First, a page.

The IMDRF acknowledges an SaMD may need to undergo maintenance throughout its lifecycle. Maintenance can be adaptive (e.g., adjust to the use environment), perfective (e.g., improve performance), corrective (e.g., correct errors) or preventative (e.g., adjust any errors before they become issues).6 In the US, how and when manufacturers present these changes to FDA to allow the agency to reassess the safety and effectiveness of the SaMD, is a “work in progress.” Further consideration and guidance with regard to this process is going to be necessary, especially for SaMDs that incorporate AI/ML and have the capacity to learn and improve postmarket through the incorporation of real-world data. While IMDRF has yet to take a firm stance on how to best regulate SaMD with AI/ML, some of the challenges facing regulators and manufacturers of SaMDs that includes AI/ML will be discussed later in this article.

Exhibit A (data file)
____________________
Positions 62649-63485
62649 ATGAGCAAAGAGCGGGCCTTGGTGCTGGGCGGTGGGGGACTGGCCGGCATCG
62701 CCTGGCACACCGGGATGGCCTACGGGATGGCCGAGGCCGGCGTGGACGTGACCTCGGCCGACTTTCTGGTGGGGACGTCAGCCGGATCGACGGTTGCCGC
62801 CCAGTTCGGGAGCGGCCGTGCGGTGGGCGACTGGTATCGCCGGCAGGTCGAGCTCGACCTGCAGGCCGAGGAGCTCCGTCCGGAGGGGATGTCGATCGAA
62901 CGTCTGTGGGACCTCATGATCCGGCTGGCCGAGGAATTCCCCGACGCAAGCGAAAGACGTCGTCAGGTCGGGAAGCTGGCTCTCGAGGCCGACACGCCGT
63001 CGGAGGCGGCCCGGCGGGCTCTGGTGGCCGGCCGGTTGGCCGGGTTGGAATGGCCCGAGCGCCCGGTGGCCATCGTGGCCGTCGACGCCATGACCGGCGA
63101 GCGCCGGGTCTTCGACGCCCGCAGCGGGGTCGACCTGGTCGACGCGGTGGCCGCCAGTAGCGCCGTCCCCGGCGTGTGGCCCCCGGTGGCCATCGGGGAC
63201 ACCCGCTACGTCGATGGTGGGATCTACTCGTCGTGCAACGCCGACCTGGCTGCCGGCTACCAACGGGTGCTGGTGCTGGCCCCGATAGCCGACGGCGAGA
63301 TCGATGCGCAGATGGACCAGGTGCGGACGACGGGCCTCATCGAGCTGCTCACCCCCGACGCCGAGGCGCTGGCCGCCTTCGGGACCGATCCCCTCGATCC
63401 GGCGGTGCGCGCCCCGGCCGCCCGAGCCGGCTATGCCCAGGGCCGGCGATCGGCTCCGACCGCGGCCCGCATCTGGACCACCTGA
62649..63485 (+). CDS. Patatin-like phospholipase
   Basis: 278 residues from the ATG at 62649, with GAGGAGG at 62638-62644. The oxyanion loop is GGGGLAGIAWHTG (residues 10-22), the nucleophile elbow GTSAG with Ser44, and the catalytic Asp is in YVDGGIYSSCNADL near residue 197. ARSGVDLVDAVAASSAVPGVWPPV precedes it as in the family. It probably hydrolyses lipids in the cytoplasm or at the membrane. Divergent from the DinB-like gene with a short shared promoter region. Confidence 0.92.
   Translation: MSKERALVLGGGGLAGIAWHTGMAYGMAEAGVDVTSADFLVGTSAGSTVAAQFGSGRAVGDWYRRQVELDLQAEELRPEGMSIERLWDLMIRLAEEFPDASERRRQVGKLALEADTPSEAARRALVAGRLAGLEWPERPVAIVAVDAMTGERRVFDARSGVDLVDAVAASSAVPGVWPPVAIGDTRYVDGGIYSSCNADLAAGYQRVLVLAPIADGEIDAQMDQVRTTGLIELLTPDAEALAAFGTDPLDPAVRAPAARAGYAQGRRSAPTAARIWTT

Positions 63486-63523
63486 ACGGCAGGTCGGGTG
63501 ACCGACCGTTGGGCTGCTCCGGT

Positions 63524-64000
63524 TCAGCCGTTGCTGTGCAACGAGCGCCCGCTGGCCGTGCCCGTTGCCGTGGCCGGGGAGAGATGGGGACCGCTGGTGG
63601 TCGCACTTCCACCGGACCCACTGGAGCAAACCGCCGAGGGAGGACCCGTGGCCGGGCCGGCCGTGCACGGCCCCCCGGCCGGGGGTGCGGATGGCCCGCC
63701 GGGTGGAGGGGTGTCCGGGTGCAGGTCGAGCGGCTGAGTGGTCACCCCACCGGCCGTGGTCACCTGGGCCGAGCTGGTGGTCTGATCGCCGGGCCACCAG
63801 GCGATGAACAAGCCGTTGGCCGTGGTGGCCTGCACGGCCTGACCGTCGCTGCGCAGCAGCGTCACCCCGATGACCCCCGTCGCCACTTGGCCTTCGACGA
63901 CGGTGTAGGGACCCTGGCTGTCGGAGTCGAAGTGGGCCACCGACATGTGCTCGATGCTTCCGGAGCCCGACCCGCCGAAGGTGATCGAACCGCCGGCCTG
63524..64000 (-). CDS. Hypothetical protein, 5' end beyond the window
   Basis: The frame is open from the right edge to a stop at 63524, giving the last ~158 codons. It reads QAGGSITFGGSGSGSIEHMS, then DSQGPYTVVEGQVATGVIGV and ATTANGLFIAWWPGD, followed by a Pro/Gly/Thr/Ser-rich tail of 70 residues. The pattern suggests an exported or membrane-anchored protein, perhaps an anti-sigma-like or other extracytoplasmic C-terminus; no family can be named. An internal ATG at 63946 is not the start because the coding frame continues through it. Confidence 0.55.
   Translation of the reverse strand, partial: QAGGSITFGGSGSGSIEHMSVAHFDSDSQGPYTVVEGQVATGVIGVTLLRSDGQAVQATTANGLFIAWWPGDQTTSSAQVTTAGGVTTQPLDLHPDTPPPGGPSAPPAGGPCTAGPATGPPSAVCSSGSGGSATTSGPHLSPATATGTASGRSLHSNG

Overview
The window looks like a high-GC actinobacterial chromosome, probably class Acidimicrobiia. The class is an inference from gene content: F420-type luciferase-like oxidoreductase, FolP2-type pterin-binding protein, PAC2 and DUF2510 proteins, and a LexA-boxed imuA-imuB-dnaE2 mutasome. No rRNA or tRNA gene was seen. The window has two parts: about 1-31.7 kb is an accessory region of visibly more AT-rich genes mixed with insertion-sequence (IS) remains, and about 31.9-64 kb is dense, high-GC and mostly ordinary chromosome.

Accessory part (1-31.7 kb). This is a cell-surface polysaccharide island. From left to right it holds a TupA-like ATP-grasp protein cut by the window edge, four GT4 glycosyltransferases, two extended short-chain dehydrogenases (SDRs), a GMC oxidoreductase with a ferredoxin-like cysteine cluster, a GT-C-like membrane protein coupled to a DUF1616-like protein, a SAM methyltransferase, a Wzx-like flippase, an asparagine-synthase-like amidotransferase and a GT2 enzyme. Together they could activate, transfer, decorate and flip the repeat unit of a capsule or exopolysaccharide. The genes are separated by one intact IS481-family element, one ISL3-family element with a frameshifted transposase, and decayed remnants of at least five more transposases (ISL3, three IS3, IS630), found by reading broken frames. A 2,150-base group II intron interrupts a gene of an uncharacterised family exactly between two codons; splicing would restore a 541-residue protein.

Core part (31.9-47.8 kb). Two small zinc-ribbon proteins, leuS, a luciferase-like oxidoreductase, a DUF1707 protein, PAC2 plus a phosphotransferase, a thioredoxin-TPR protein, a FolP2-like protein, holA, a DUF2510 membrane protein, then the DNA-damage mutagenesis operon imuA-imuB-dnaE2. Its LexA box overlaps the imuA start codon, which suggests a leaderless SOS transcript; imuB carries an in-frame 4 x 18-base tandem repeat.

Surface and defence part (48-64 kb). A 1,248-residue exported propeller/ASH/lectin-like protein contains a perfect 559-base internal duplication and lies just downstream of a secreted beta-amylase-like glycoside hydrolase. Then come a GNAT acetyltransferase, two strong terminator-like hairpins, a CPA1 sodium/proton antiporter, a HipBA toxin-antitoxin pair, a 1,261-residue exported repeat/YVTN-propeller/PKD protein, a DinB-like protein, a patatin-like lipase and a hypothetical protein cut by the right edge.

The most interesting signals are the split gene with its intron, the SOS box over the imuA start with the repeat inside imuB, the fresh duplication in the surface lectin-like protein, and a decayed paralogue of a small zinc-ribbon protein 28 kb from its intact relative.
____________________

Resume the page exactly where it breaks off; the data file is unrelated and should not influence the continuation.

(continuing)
Categorizing and Testing an SaMD
According to the guidance document, “Software as a Medical Device: Possible Framework for Risk Categorization and Corresponding Considerations,” manufacturers first categorize their software as a medical device using a definition statement based on the intended use and the healthcare scenario in which the SaMD will be used. The intended use may be to treat or diagnose, to drive clinical management or to inform clinical management. To treat or diagnose a disease, the SaMD may use information from other medical devices, sensors or software devices. The information is then subsequently used to treat or diagnose the disease. “Driving clinical management” means to aid in the treatment or diagnosis or to triage or identify early signs of a disease or condition. The information gathered can be used as a guide for future medical intervention. “Informing clinical management” includes treating, diagnosing, preventing or mitigating a disease or to aggregate relevant information. The information collected does not result in an immediate or next step.
In addition to defining the intended use of the SaMD, a manufacturer will consider the healthcare scenario in which it will be used. There are three healthcare scenarios:
  1. a critical situation or condition